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September 4th, 2012
11:36 AM ET

New Orleans Mayor Landrieu: Floodgates worked to hold off Isaac, Congress needs to 'get off the dime' and invest in US infrastructure

President Obama Continues his road to Charlotte tour today with a campaign stop in Virginia. Yesterday, he visited the New Orleans area to see some of the damage that was done by hurricane Isaac.

Most of the city's residents have regained power since that category 1 storm hit last week. More than 2,000 people, though, are still in shelters, because of flooding across coastal Louisiana. New Orleans Mayor Mitch Landrieu met with the president Monday, and he explains updates Soledad on "Starting Point" on the latest in the cleanup efforts.

"First of all, 97% of the power is restored, and we expect to get the other 3% up really, really soon," Mayor Landrieu says. "In New Orleans proper, we're doing fine. I think the big story is, number one, President Obama's team has really been fantastic. The White House has been involved from day one. Secretary Napolitano has been on it, Craig Fugate. And the cooperation between the federal state and the local agencies have been really good this time. And the levees held, which is the big story, I think, nationally. The floodgates held as they were designed. And that's been a good part of the story."

Landrieu did say there was some unexpected flooding in Plaquemines Parish ant St. John the Baptist Parish, but he says "every one of these storms brings something that you didn't expect."

Landrieu also says funding infrastructure projects and response efforts is critical to recovering from these kinds of weather events.

"We should never leave anybody behind in a storm or any catastrophic event, no matter where it is in the country. And so, it's really important that emergency funding is there all of the time. And that you don't have to go back into Congress to get appropriations during the middle of storms or in the middle of catastrophic events. That's a bad idea. But the bigger point here is whether or not Congress is going to spend the money necessary to build the infrastructure that protects these areas since you don't have an emergency," Mayor Landrieu says.

"Our request to Congress is to get off the dime and to invest and make America strong again so that we can protect ourselves," he says.

Filed under: Infrastructure • Isaac
soundoff (2 Responses)
  1. Mark Newsom

    How about the Fed investing in moving communities to ABOVE SEA LEVEL locations? If you dump more money into a swamp, you should expect that the next hurricane will do the same thing. A dyke is a temporary fix when we are talking about below sea level communities. The permanent solution is to relocate them. That is exactly what the Fed did with Nulato, AK. They kept getting flodded by the Yukon River ice melt, so, they moved the village to higher ground about 3 or 4 thousand feet away from its original location. Wow, how much money did I just save the Fed and the tax payers?

    September 4, 2012 at 12:59 pm | Report abuse | Reply
    • RL

      Here is a great, and well researched article you should read.

      Most of the areas that flooded are well above sea level, and flooded due to storm surge and wind driven water, which can reach heights of over 20 ft very easily and is a problem for any area along the coast of the US (Atlantic, Gulf of Mexico and Pacific). The residents in the areas which typically flood due to surge in Southeast Louisiana and wind driven water accept this problem and build to those realities. Some storms are worse than others... Isaac sat in place for basically 36 hours causing a significant amount of water to build into areas. Katrina was a failure of epic proportions by the floodwall and levee system constructed by the Army Corps of Engineers and neglected by decades of inept local leadership and oversight. Fortunately, those days seem to be behind the New Orleans metro area, and big steps are being taken to rectify years of abuse and neglect to infrastructure as citizens have demanded better infrastructure and proper funding froim existing taxes and offshore royalties.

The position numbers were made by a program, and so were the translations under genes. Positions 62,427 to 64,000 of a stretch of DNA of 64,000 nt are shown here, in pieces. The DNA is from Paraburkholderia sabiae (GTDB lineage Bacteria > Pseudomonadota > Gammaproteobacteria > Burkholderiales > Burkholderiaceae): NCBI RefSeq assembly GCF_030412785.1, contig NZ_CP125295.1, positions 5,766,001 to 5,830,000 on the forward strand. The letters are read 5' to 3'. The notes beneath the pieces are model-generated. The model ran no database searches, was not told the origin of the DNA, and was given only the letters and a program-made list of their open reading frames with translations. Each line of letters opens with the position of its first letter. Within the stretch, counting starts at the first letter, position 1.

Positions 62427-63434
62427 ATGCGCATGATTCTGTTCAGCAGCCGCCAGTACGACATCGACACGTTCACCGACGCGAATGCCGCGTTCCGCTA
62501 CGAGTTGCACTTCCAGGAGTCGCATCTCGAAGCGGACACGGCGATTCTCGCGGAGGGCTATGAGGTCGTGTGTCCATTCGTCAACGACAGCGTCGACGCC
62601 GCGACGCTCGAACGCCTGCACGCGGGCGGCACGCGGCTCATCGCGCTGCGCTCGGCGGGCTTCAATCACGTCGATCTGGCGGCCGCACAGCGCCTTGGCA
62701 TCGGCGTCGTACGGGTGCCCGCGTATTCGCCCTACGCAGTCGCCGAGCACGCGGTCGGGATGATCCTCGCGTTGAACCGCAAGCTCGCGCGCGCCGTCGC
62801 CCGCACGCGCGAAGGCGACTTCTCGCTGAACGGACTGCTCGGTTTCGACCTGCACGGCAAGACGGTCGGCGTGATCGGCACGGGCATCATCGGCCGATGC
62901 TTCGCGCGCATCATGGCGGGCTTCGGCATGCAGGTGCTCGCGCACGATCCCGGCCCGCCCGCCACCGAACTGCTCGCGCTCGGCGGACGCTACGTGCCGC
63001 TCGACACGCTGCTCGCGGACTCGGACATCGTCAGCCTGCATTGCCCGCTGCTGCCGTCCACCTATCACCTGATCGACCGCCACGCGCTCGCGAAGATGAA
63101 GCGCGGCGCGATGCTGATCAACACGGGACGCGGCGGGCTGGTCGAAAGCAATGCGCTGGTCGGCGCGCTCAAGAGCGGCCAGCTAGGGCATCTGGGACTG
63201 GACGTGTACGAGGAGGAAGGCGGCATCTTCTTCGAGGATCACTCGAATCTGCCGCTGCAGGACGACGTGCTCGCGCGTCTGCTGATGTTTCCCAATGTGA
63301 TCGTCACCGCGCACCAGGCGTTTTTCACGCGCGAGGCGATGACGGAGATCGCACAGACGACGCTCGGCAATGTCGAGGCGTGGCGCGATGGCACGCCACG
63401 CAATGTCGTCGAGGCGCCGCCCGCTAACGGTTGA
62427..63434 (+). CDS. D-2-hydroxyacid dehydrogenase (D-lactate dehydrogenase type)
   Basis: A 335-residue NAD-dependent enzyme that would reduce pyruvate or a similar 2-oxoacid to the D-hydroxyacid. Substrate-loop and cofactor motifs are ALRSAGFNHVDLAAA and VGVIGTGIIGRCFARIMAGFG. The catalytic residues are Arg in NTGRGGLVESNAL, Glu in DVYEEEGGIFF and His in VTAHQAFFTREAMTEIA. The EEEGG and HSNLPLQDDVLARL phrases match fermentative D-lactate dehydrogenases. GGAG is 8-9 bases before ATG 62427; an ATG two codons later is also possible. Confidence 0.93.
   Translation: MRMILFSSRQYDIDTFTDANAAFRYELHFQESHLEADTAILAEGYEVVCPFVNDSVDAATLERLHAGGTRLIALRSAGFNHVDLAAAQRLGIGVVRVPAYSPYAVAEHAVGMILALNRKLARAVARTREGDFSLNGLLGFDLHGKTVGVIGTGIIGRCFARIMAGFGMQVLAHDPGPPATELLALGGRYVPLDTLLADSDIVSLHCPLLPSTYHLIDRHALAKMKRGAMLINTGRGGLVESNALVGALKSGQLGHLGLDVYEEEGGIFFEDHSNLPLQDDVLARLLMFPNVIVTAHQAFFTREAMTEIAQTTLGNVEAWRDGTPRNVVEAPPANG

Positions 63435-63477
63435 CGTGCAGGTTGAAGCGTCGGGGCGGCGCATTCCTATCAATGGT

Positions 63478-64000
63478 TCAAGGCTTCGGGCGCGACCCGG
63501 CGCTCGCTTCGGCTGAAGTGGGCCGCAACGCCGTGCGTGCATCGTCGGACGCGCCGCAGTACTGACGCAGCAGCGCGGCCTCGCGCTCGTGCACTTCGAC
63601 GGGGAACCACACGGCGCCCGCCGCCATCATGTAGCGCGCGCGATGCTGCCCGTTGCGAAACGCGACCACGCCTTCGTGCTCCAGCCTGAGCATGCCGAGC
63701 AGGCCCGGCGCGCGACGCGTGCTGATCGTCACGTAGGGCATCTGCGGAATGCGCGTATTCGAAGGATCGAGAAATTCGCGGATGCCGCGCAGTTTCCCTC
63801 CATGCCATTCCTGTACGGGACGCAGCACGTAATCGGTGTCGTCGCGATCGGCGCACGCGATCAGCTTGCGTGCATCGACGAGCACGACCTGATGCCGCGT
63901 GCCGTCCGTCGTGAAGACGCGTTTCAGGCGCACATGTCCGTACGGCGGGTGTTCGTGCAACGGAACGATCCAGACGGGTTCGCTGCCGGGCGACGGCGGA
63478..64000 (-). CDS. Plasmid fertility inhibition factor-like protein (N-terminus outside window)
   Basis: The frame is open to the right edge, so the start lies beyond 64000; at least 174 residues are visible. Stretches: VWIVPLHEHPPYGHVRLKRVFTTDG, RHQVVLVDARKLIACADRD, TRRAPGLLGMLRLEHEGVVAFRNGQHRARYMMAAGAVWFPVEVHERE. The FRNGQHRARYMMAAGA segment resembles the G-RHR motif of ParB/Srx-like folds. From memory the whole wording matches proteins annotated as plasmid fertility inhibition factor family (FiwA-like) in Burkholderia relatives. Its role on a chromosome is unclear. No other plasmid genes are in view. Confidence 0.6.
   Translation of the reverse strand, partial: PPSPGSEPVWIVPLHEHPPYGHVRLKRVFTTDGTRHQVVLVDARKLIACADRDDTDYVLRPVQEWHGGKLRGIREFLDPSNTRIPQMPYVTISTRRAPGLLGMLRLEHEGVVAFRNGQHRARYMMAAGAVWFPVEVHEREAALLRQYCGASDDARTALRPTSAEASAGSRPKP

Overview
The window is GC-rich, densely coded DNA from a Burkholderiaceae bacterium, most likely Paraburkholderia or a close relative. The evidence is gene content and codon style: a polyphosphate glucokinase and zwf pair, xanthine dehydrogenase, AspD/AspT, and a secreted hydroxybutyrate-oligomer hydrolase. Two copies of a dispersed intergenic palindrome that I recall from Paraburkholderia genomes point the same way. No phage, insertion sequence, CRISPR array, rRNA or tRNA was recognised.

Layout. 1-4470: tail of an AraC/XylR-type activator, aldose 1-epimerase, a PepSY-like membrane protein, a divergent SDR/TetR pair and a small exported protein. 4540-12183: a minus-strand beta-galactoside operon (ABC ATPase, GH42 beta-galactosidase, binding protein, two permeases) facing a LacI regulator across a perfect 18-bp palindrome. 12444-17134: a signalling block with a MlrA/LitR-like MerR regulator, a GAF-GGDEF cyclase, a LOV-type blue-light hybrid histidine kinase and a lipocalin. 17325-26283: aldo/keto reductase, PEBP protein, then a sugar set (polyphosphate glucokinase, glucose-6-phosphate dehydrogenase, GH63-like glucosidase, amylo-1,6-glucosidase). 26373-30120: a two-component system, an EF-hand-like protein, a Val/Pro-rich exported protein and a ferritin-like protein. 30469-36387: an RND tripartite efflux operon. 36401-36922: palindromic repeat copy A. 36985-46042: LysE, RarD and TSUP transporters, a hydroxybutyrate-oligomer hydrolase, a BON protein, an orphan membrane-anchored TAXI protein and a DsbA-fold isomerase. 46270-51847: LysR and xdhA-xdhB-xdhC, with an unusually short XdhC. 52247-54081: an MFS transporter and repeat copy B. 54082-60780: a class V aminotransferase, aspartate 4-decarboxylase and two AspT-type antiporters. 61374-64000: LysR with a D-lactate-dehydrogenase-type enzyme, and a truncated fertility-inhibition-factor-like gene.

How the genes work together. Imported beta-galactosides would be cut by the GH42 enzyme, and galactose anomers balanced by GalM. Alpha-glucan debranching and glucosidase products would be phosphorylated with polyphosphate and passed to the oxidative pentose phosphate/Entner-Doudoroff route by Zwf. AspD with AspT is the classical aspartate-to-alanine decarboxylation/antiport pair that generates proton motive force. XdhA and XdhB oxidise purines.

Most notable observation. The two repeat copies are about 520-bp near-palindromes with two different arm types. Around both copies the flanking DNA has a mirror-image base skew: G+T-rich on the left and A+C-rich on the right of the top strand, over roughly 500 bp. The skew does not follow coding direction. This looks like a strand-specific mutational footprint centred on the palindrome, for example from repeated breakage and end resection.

Implying that it's irresponsible to provide preventative measures to mitigate problems caused by natural disasters is ridiculous. You build to code in earthquake prone areas, you build fire breaks in areas prone to wildfires and you build shelters in areas susceptible to tornadoes. Why would you not provide levees and flood control systems in areas that flood in the case of extreme circumstances?

      To suggest that moving a community from the coast to an area further inland would solve the problem is not only short-sighted but flat out wrong and crazy. In the New Orleans metro area alone you would be talking about relocating over 1.5 Million residents and thousands of businesses generating Billions of dollars in revenue for the US economy; not to mention a port which provides a vast majority of imports and exports for the country. To compare the New Orleans area to Nulato, AK, a VILLAGE of 336 (2000 census) is asinine at best, especially when you include communities along the rest of the gulf coast from Houston to say Tampa. A few million dollars invested in infrastructure before Katrina could have saved the Fed and taxpayers over $20 Billion post Katrina. Your permanent solution would cost Trillions.

      September 4, 2012 at 1:45 pm | Report abuse | Reply

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